Tysons Corner
Radical Change Could Be On The Way

See more Northern Virginia »


Profiles of 14 neighborhoods in suburban Maryland

Small-Town Living in the State Capital
Bedroom Community Gets Buzzing Cache
Cabin John
In With The New While Maintaining the Old
Chevy Chase
Affluence, Green Lawns and Pricey Homes
Downtown Silver Spring
Experiencing a Resurgence After a Bumpy History
A Suburb on Steroids
Rockville Town Square
Despite the Dynamism, Still Somewhat Generic
Takoma Park
More Than a Little Bit Quirky
A Foodie Magnet on the Verge of Change
Capitol Heights
Kudzu, Front Porches and Crime
Glass Half Full or Half Empty?
Mount Rainier
Artists, Affordable Homes and A Silo Full of Corn
National Harbor
A Development Rises Next to the Potomac
Riverdale Park
A Town Looking For Its Identity

See more Maryland »

Northwest DC

30+ neighborhood profiles for the city's biggest quadrant

16th Street Heights
DC's Sleeper Neighborhood
Where (Almost) Everyone Knows Your Name
AU Park
One of DC’s Last Frontiers Before the Suburbs
DC’s Northern Neighborhood on the Cusp
DC’s 535 House Neighborhood
Cathedral Heights
Do You Know Where That Is?
Chevy Chase DC
Not to Be Confused With the Other Chevy Chase
Cleveland Park
Coming Back After A Rough Year
Columbia Heights
DC’s Most Diverse Neighborhood, But For How Long?
An Island of Serenity East of the Park
Dupont Circle
The Best of DC (For a Price)
Foggy Bottom & West End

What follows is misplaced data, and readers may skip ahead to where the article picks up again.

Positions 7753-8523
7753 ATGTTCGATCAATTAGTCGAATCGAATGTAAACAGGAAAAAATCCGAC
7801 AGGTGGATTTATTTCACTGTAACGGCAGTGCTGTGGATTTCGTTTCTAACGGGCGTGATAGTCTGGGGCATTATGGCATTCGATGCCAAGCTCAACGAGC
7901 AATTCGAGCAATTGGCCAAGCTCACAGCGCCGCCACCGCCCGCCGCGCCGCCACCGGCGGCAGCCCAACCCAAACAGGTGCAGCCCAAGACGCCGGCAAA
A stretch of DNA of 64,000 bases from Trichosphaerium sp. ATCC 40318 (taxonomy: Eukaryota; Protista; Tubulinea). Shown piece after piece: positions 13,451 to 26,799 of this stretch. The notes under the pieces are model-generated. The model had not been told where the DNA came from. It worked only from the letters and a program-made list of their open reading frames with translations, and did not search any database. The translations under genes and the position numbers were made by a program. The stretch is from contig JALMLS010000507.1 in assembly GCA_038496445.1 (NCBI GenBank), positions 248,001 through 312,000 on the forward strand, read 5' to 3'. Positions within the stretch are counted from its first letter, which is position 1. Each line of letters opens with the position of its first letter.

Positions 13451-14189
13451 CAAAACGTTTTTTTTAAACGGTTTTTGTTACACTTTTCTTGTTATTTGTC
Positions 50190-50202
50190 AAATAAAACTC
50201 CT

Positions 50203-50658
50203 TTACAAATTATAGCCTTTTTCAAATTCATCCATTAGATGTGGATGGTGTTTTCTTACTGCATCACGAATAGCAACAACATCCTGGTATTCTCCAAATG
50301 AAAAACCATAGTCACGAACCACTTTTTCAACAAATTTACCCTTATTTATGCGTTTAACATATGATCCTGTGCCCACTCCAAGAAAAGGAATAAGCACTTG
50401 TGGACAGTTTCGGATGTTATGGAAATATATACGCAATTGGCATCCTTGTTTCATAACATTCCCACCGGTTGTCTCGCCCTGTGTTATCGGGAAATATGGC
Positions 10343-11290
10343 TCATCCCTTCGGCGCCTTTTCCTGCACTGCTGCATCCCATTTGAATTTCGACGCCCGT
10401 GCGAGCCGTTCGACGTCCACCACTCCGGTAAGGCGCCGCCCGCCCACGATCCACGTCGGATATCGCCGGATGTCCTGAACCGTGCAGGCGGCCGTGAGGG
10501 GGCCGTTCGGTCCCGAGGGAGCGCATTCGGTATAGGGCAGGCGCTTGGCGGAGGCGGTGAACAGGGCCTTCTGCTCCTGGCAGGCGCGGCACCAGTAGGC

Where the Institutional Meets the International
Forest Hills
Ambassadors and Adventurous Architecture
Foxhall Village
350 Homes Just West of Georgetown
Friendship Heights
A Shopping Mecca With a Few Places to Live
History, Hoyas and H&M
Glover Park
One of DC’s Preppier and More Family-Friendly Neighborhoods
A Posh View From Embassy Row
LeDroit Park
A Quiet Enclave in the Middle of the City
Logan Circle
Trendy Now, But Not By Accident
Mount Pleasant
Sought-After Homes Surround Main Street in Transition
Mount Vernon Triangle
From Seedy to Sought-After
The Long, Skinny Neighborhood at the City’s Northwest Edge
Park View
It’s Not Petworth
Penn Quarter/Chinatown
DC’s Go-Go-Go Neighborhood
Getting a Vibrancy of Its Own
The Duke’s Former Stomping Ground
Shepherd Park
DC’s Garden of Diversity
Spring Valley
A Suburb With a DC Zip Code
Not To Be Confused With Takoma Park
Not Quite Like Its Neighbors
U Street Corridor
The Difference a Decade Makes
Woodley Park
Deceptively Residential
Adams Morgan
No Longer DC’s Hippest Neighborhood, But Still Loved by Residents

See more Northwest DC »

Southwest DC

The little quadrant that could

Southwest Waterfront
A Neighborhood Where A Change Is Gonna Come

See more Southwest DC »

Northeast DC

Profiles of 10 neighborhoods in NE

New Development Could Shake Up Pastoral Peace
A Little Bit of Country Just Inside the District’s Borders
Not to Be Confused With Bloomingdale
Fort Totten
Five Years Could Make a Big Difference
H Street
A Place To Party, and To Settle Down
The Northeast Neighborhood That Few Know About
Michigan Park
A Newsletter-On-Your-Doorstep Community
Evolving from a Brand to a Neighborhood
Ripe for Investment Right About Now
The Difference 5 Years Makes
Big Houses, A Dusty Commercial Strip and Potential

See more Northeast DC »

Southeast DC

6 neighborhoods from Capitol Hill to East of the River

Capitol Riverfront
Still Growing
Hill East
Capitol Hill’s Lesser Known Neighbor
Congress Heights
Gradually Rising
Notable for Its Neighborliness
Historic Anacostia
Future Promise Breeds Cautious Optimism
Eastern Market
A More European Way of Living

See more Southeast DC »